News and Commentary – Shampoo: Holding a Mirror to the Left
A semester of seventies films offered with its tenth entry a (modest) respite from the usual darkness and despair, with the sex-comedy Shampoo (1975). Of course, everything is relative—it’s still the seventies out there, and we surely don’t get the ending we were rooting for, leaving George (Warren Beatty) as diminished, desolate and despairing as Harry Caul was at the end of The Conversation. But it is really funny along the way, and audiences at the time had bonus entertainment trying to distinguish between character George and actor Beatty. They are each associated with insatiable, almost compulsive love-making (George beds four women within twenty-four hours); both once went steady with Julie Christie (Jackie in the movie); George wields the world’s most phallic hairdryer and fields phone calls in the middle of sexual encounters (the latter a Beatty legend).
But Shampoo ought not to be underestimated—it has something to say. Described by producer/star/co-writer Beatty as a film “about nice myopic people going to hell in a handcar and not noticing,” Shampoo, shot in the wasteland that was 1975, traces that mid-decade malaise the annus horribilis of 1968, and to the election of Nixon. Set on election eve, day, and the morning after, the movie was co-written by Robert Towne – one of the most celebrated writers of the New Hollywood – and directed by Hal Ashby, another seventies notable. Occasionally over-ruled by his producer-star, Ashby nevertheless found ways to successfully navigate the thin spaces that peeked between the forceful personalities of his colleagues that crowded the set. The director’s touch can also be seen in the sparing-but-essential use of Paul Simon’s minimalist score, and the impossibly good period music heard at Sammy’s party.
“Nobody understood that it was about politics,” Beatty would later note with disappointment. Those politics were poured most particularly into two key party scenes, one Republican and one (implicitly) Democratic, scenes that were both written by Beatty. And what distinguishes Beatty’s film from many other liberal-leaning productions is that although it is certainly critical of Nixon’s America, Shampoo is more interested in holding up a mirror to the American left, whose choices, the film argues, are what really left us with President Nixon. (Keep in mind, Nixon won by a razor-thin margin in 1968).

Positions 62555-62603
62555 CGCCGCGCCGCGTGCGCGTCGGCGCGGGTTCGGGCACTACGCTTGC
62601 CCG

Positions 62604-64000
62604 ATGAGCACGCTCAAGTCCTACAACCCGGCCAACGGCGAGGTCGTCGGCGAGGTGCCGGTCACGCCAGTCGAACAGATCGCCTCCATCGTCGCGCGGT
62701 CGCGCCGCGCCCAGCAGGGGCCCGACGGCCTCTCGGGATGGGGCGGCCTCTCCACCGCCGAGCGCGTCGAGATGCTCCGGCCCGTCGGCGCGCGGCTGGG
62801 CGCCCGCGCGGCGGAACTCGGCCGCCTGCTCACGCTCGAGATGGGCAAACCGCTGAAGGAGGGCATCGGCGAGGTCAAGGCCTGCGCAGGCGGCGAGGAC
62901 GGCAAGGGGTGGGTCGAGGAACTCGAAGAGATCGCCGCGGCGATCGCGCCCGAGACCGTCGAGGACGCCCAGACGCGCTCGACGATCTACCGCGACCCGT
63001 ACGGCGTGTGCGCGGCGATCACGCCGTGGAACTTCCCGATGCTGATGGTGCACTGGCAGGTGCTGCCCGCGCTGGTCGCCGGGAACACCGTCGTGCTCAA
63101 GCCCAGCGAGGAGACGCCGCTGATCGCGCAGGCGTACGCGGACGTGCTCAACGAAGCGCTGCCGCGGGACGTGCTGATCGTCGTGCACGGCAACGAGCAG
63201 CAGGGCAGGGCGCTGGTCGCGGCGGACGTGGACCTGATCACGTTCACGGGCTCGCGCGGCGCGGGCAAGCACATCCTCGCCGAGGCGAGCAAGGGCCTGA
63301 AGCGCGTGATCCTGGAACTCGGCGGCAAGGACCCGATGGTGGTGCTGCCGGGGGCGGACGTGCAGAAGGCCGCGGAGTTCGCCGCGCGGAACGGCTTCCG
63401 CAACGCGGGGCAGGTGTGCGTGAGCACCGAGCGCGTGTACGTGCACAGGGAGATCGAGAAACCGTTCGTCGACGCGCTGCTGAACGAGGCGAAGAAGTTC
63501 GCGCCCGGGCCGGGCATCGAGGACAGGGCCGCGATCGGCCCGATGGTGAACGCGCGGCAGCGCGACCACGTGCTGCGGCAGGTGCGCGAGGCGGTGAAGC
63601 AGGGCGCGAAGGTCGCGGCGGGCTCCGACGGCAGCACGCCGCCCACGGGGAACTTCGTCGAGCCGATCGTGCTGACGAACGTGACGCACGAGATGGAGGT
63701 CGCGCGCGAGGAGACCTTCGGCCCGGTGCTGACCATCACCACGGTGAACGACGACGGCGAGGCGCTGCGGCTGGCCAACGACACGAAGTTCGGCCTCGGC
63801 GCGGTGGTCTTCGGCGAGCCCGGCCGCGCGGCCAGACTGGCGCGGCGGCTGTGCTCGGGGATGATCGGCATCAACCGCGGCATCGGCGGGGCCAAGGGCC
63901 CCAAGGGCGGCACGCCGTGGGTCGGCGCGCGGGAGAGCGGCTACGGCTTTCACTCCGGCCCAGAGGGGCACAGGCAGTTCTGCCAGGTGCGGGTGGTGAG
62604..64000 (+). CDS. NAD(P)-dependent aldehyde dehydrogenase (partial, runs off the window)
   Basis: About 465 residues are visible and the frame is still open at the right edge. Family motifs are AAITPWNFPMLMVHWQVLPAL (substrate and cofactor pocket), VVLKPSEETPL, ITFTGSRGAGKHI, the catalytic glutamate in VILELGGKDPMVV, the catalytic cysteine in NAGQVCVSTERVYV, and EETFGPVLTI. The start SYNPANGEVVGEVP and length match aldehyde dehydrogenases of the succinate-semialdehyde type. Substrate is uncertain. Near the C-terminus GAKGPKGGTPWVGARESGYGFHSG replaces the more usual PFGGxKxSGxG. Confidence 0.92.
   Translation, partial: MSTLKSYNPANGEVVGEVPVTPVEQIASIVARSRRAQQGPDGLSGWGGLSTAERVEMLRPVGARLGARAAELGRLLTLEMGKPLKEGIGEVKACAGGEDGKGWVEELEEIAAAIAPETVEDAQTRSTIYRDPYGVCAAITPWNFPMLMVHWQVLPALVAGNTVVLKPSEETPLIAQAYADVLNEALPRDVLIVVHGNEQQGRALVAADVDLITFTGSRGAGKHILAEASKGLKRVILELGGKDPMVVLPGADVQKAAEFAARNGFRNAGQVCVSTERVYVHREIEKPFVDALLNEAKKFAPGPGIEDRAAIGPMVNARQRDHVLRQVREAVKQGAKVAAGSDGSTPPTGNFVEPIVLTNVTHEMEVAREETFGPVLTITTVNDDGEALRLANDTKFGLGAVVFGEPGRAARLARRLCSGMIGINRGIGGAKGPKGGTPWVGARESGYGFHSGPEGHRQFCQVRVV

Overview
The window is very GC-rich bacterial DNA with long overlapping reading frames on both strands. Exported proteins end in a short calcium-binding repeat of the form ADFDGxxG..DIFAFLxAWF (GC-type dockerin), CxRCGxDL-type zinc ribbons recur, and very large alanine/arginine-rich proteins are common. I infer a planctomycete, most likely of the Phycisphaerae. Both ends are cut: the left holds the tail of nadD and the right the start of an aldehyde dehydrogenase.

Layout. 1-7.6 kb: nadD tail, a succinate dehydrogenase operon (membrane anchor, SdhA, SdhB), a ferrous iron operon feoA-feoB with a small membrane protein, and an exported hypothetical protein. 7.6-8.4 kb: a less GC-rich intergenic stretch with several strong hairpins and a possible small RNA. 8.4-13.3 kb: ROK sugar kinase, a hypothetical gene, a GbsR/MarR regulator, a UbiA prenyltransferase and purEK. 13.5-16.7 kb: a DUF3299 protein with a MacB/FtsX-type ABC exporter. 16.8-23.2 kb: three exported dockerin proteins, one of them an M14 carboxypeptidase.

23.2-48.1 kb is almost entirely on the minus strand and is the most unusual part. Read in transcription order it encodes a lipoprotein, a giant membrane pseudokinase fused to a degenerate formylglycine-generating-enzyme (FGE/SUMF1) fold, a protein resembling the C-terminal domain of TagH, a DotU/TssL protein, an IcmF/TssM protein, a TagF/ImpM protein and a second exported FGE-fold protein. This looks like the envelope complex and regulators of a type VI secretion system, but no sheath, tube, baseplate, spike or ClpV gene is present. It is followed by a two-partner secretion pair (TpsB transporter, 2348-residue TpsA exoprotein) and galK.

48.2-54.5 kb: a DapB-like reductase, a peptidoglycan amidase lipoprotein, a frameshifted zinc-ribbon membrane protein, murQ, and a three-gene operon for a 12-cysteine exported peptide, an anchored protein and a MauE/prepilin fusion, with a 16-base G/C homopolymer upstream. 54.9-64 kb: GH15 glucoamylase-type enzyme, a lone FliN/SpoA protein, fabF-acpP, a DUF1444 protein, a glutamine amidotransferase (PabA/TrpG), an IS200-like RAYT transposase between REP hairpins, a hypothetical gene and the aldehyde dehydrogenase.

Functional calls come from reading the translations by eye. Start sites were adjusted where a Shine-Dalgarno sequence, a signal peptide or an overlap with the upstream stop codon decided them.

Certainly, with its portrayal of the Republican election-eve gathering Shampoo takes its shots at the conservative establishment; especially for its hypocrisy—an important theme for Beatty and for the seventies film in general (shades of Jane Fonda’s bitter indictment of “goddamn hypocrite squares” in Klute). But it is the free-spirited young people at the second party that are the true targets of Beatty’s disapproval. “We set it on election night because the point is . . . Nixon never really misled us – he was an open book,” Beatty explained to Roger Ebert. How then, did he get elected? Shampoo argues that it was not due to the votes cast by his supporters – one might as well blame a lion for eating a zebra – but because of the votes not cast by his opponents: the shrugging indifference of those who should have opposed Nixon. Let’s hope in 2023 no one has to make a movie about the terrible consequences of choices made by the irresponsible left on 2016.
Nixon is Only One Smiling
Whatever Julie Christie is Doing Under the Table, Nixon and Reagan Approve
George, Confronted by Jill (Goldie Hawn), Tries to Come to Grips with His Life
George with Lester (Jack Warden) – “Maybe Nixon will be Better”
Forget it, George, Its the Seventies Film